Took the White House is done something pretty unheard of its created a plan called operation warp speed to try to speed up the vaccine process. Do I know says it's already invested more than 12 billion dollars in the plan and cures of the plan works. The White House is basically created contract with drug companies like Pfizer novavax moderna Therapeutics and AstraZeneca among the few others and those contract promised these companies billions of dollars if they can get a vaccine ready to go and have a hundred million doses at the ready by the first part of next year with so much money being funneled tour the problem. I'm wondering if that will do you think speed up the process of getting a vaccine or does it just take the time it takes or sandwiches with a strong cash incentive like this and so much support companies can try out a bunch of different tactics in their search for a vaccine. He says there are more than a hundred different approaches that scientists know of and they can try

A bunch of them all over the world flooded with resources Racing for a vaccine that should help speed up the arrival of the vaccine. At least. That is the Hope is as yet a hope. Nothing. Nothing is certain if everything goes well, I think having a vaccine by the end of the year is not impossible but it is based on everything going well, even with all the money in the world getting a vaccine ready for the public quickly is really hard the rubella vaccine that she developed was a relatively quick process in terms of vaccines. It took about two years to discover it to develop the vaccine itself and then five years to tested and scale-up the production of it and just get it to the market and here's why one thing it's a messy process.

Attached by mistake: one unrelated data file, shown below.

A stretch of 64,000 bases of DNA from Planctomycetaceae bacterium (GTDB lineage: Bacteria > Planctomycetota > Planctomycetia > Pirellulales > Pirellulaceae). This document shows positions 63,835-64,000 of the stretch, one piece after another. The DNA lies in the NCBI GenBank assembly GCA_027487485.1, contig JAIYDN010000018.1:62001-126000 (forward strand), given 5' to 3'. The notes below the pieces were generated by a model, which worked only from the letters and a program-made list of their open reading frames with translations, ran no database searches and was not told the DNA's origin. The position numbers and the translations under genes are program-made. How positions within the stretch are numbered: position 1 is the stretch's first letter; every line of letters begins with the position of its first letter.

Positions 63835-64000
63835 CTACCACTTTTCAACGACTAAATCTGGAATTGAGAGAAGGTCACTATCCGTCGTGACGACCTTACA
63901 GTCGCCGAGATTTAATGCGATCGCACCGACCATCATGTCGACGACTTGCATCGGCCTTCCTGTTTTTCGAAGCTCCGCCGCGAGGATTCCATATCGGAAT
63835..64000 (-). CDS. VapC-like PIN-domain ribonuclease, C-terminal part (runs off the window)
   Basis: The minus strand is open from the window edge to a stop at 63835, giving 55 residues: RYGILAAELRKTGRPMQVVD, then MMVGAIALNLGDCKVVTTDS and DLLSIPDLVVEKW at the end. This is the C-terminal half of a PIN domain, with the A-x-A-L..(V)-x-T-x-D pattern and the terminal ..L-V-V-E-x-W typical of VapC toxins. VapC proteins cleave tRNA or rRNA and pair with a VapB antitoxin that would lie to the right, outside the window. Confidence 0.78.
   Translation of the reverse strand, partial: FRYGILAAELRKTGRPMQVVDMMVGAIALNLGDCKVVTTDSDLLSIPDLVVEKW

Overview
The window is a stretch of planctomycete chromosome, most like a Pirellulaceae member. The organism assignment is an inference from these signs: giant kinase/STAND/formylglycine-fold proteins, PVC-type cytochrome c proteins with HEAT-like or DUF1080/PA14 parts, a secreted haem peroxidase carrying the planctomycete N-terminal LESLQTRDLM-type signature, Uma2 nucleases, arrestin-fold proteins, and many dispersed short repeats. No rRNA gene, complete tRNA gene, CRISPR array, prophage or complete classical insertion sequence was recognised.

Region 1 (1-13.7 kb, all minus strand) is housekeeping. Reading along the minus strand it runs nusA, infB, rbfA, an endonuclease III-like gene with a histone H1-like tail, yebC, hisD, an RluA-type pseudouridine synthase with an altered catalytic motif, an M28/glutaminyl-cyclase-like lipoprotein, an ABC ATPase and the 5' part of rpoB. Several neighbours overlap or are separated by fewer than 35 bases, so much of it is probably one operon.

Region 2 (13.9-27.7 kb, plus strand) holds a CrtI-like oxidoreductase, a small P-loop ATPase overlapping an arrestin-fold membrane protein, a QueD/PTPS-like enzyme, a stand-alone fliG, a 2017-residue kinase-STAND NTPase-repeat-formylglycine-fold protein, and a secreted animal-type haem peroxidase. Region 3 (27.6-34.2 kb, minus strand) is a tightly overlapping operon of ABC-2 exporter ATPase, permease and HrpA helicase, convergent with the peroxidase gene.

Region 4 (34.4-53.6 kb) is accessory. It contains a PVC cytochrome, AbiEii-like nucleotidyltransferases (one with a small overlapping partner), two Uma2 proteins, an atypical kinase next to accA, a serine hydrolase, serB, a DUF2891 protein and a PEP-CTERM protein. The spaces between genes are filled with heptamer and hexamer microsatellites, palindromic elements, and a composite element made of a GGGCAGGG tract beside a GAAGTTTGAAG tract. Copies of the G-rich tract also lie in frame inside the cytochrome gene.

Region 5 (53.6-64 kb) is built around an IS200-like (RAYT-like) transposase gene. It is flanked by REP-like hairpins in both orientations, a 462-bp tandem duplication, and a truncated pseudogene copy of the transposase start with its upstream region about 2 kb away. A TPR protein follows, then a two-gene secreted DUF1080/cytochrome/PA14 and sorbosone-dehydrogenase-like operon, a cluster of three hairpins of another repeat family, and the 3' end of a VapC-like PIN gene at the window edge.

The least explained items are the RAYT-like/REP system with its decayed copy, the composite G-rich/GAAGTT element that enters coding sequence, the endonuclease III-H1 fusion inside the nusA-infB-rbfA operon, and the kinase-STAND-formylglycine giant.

It's a complicated process and it was in any single way of doing that. Also, he says are parts of the process that you cannot speed up. No matter how much money you have Stanley says trials for vaccines for instance typically take longer than trials for regular drugs because vaccines will be used on much larger swathes of the population. So you have to test the vaccine on all different kinds of people different ages ethnicities people with different underlying health conditions and that typically means trials involving tens of thousands of people also have to give the vaccine time to work time to assess side effects many vaccines fail in this trial phase and there's a danger in going too fast while you're at your speeding up research or manufacturing the vaccine or in not taking enough time to test these things can have major consequences. He says in the 1950s.

Some batches of the polio vaccine were created the contained an active virus the samples of passed the safety test yet thousands of people contracted polio from the vaccine dozens of people were paralyzed as a result. Stanley says rushing a vaccine is a balancing act between good science and good economics working on a vaccine. Is that correct? I'm 88 years old. I no longer have a laboratory, but I'm giving advice left and right. So I'm working in the in the sense of giving advice. What kind of advice are you giving what questions do people have at the stage?

What dosage would interval between doses? I mean the things that one learns with any vaccine?

Are you taking like dozens of calls like a week? I see why you have very limited time. I should let you go. But I can't thank you enough for taking some of your precious time to talk with me. Bye. Bye. Bye conversation is over. I mean, I would be hurt but like the man has lives to save Right Guard if he learn to fly a plane when he was 74 and you don't do that kind of thing by spending all your time talking to journalists. The man is flying planes and saving the world. So absolutely

This episode of the indicator was produced by Darien would fact-checked by Brittany Cronin. The indicator is edited by Patty Hirsch and is a production of NPR.
Translate the current page